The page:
Re:And the next step? (0)

Anonymous Coward | more than 2 years ago | (#37876540)

Another option is to write an app implementing PGP using BB PIN messages with a BBM style UI.

Actually, you can get a PGP plugin from PGP Corp. (now part of Symantec). You have to pay for it though.

But native s/mime email encryption is built in to the blackberry, and costs nothing.

Why BB especially? (3, Interesting)

doston (2372830) | more than 2 years ago | (#37874658)

The US government is able to go into any of the cell providers data side and look at anything with no warrant and no notice to the carrier. Both carriers I worked for provided back doors into the SMS/MMS platforms. The feds even had their own cutesy username (Leo) and password was equally adorable. Why bother with a warrant when you can just go look at the info, then if you see anything interesting, ask for the warrant. Apparently it saves Leo time. Marriage of corporations and governments = what?? That's right, folks.

Re:Why BB especially? (1)

jimicus (737525) | more than 2 years ago | (#37877284)

Because Blackberry, IIRC, provide a messaging service comparable to SMS but using the phone's data connection. This messaging service offers end-to-end encryption.

Correction: Blackberry's marketing claimed it offered end-to-end encryption and that there was no way they could snoop on messages. IIRC they also told the Indian authorities something similar. The fact that this story is able to exist demonstrates that this is not true.

Can't say I'm particularly surprised myself. Telephony providers are more-or-less legally obliged to offer some sort of lawful intercept system in most countries; offering a phone for sale which provides a blatant run around that seems like an extremely good way to get your product banned in very short order.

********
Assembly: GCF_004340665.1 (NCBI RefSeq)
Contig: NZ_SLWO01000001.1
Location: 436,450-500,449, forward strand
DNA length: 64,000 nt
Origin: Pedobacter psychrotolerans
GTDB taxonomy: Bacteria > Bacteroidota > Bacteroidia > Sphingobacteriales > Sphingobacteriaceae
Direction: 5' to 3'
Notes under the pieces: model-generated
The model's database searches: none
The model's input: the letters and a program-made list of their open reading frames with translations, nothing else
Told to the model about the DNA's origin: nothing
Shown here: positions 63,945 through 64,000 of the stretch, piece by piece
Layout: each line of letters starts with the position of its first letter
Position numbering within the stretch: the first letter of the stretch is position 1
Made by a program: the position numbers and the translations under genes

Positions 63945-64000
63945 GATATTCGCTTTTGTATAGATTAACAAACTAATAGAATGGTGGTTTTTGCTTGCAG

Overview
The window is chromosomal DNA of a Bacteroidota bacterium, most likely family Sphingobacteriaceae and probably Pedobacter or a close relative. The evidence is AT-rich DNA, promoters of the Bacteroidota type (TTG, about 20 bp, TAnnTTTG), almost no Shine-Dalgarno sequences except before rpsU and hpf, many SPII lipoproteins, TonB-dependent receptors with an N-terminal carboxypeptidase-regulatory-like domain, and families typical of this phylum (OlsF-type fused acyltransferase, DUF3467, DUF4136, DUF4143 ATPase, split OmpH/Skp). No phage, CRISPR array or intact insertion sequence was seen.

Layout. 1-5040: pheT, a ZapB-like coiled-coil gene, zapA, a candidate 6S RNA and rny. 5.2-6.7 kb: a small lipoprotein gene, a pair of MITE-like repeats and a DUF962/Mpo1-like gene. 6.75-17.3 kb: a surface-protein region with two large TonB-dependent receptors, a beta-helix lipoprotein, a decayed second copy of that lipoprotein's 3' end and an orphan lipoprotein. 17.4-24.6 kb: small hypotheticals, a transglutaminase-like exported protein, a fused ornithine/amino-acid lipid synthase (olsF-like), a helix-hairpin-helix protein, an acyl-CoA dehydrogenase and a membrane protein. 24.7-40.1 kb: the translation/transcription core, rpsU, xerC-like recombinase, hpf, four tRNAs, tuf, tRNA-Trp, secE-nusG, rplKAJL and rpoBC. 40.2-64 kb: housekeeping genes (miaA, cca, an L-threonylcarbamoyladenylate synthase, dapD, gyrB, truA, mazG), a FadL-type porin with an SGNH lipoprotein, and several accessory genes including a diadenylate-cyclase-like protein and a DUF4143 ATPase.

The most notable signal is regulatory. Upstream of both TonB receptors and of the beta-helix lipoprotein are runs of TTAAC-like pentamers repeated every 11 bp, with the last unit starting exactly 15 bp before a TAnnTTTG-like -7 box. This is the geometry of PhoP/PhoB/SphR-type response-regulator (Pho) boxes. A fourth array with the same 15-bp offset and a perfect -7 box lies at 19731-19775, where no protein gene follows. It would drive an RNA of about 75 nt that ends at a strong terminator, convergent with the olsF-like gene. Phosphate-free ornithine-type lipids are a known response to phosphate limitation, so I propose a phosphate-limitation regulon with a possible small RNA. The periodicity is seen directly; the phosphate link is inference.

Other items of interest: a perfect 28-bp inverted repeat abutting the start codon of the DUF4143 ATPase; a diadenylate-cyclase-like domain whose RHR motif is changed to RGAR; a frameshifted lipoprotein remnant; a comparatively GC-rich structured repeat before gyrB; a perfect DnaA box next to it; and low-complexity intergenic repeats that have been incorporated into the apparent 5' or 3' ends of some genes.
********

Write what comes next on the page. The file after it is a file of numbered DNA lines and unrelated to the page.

Re:Why BB especially? (1)

narcc (412956) | more than 2 years ago | (#37877590)

Had you actually read the article (this is Slashdot, I know) then you'd know that, as always, BES users are still secure.

See, RIM couldn't give them access to BES users data no matter how badly they wanted to. They simply don't have the keys.

To avoid the current privacy issues, BIS users in India can make use ot the many of third-party apps that provide additional security to contacts, sms, etc.

So, yes, in India (and just about everywhere else for that matter) Blackberry is still the only real choice when it comes to mobile security.

Re:Why BB especially? (1)

jimicus (737525) | more than 2 years ago | (#37878212)

Funny, I could have sworn the iPhone (and Android for that matter) will happily check the certificate chain when establishing an SSL connection to their email server.

Re:Why BB especially? (1)

narcc (412956) | more than 2 years ago | (#37881244)

There is a lot more to messaging security than just an SSL connection, you know.

Peas in our thyme (0)

Anonymous Coward | more than 2 years ago | (#37874722)

I salute the Indian goverment's gesture of peace towards Pakistan. Obviously they're deliberately behaving like a paranoid dictatorship to make Pakistan's government seem less bad by comparison. RIM would be better off walking away from this bullshit. They're compromising one of their strong selling points in order to do business in a shitty cautionary tale of a country.

Windtalkers (0)

Anonymous Coward | more than 2 years ago | (#37874780)

The Indians will just develop their own unbreakable code based on their own language.

Re:Windtalkers (1)

Opportunist (166417) | more than 2 years ago | (#37879176)

Mmm... given my experience with tech support, all they have to do is talk in English and nobody will be able to break the cypher.

When do the other shoes drop? (1)

tqk (413719) | more than 2 years ago | (#37874862)

Does India's justice system have an equivalent requirement for warrants prior to wiretaps?

I wonder when the DHS and (Canada's) CSIS get their own monitoring centres?

Re:When do the other shoes drop? (1)

GameboyRMH (1153867) | more than 2 years ago | (#37875304)

You think they don't already have the capability? LOL!

Re:When do the other shoes drop? (1)

tqk (413719) | more than 2 years ago | (#37878596)

I wonder when the DHS and (Canada's) CSIS get their own monitoring centres?

You think they don't already have the capability?

Up until a few months ago RIM was insisting that, due to the way BBs work, such monitoring centres were simply impossible - it couldn't be done.

Sad. I suspect this sounds the death knell for RIM.